As the Market Basket grocery chain endures a workers’ revolt that has left its stores with barren shelves and empty aisles, its competitors are reaping the benefits.
Scarborough-based Hannaford Bros. Co. supermarkets is moving some of its workers from Maine to New Hampshire, where 30 Market Basket stores compete against 34 Hannaford stores. In some cases, the Maine workers are being put up in hotels.
The additional Maine staff will provide some relief to the New Hampshire Hannaford workers, some of whom are unable to work the overtime required to handle the surge in customers, said Michael Norton, a spokesman for Hannaford. He said the additional workers are being brought in primarily for the weekend, the busiest time of the week for food shopping.
“This is a short-term common-sense step to make sure our associates aren’t overtaxed and our customers are being served,” he said.
The board of Demoulas Supermarkets Inc., the Massachusetts-based company that owns and operates Market Basket grocery stores, enraged many of its roughly 25,000 employees last month by firing their beloved longtime CEO, Arthur T. Demoulas. In a decades-long family feud, he was deposed by his cousin, Arthur S. Demoulas, and co-chief executives from outside the family-owned business were installed. Workers fear the new management will not look out for the welfare of employees or customers as the company seeks to increase profits for shareholders.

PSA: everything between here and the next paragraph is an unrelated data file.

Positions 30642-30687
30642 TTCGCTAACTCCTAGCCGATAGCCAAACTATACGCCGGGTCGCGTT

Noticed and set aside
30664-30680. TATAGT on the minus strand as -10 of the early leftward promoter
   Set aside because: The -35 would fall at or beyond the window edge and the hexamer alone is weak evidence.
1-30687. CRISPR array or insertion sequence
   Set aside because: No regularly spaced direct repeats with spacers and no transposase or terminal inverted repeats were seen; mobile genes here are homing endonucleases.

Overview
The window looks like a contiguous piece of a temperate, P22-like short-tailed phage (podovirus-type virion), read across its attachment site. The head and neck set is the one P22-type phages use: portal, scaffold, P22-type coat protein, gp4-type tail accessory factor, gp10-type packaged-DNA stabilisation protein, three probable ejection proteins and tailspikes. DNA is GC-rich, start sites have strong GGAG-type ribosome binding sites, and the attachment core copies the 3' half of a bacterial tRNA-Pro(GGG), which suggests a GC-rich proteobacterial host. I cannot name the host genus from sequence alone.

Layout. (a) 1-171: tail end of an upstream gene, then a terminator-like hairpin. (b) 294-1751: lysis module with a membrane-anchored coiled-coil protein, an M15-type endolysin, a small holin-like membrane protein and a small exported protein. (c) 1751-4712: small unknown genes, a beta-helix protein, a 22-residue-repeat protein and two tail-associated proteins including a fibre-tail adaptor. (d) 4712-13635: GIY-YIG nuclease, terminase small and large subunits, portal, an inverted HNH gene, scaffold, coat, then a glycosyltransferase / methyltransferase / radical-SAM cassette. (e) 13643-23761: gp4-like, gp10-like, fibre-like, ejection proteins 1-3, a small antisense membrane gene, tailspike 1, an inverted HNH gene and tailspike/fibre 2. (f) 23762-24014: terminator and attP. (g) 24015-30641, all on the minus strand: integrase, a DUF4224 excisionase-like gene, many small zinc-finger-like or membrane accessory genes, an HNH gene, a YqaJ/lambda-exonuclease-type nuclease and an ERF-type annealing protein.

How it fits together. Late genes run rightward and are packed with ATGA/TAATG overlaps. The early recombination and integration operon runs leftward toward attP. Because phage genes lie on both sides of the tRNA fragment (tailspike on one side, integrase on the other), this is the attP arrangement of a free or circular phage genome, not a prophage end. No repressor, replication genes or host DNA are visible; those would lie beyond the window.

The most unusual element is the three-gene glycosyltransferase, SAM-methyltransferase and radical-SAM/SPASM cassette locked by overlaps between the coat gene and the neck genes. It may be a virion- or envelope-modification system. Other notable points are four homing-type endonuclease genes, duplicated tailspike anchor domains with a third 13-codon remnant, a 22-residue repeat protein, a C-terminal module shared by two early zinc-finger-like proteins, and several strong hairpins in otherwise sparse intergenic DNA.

For more than a week, warehouse workers and drivers have refused to make deliveries to the chain’s 71 stores in Massachusetts, New Hampshire and Maine; eight supervisors were fired in response. Many customers have boycotted the stores to support the workers, and thousands of people have attended rallies in support of Arthur T. Demoulas, including some of Massachusetts’ top politicians.
The chain’s competitors, like Hannaford, benefit in the short term because customers have nowhere else to get their groceries, said David Livingston, a supermarket analyst based in Wisconsin. They also have an opportunity to impress those customers for the long term by offering prices and service that will keep them coming back even after the management crisis at Market Basket is resolved, he said.
That’s why internal strife poses such a threat to Market Basket’s future, he said.
“Once people get used to shopping someplace else, it’s sometimes hard to get them to come back,” he said.
Market Basket has 70 stores between Massachusetts and New Hampshire, and one store in Biddeford, which opened a year ago.
Hannaford has 186 stores in Maine, New Hampshire, New York and Vermont.
Shaw’s Supermarket, Stop & Shop Supermarket and Wal-Mart also stand to gain a lot of new business, Livingston said. Wal-Mart is especially well positioned to benefit because, like Market Basket, it is focused on low prices, he said.
The turmoil at Market Basket may be nearing a turning point. Arthur T. Demoulas has offered to buy the chain, and the company’s board is considering the bid, along with several other offers, according to The Boston Globe.
The company’s board hired the investment bank JP Morgan Chase & Co. to help evaluate the offers, the Globe reported Friday.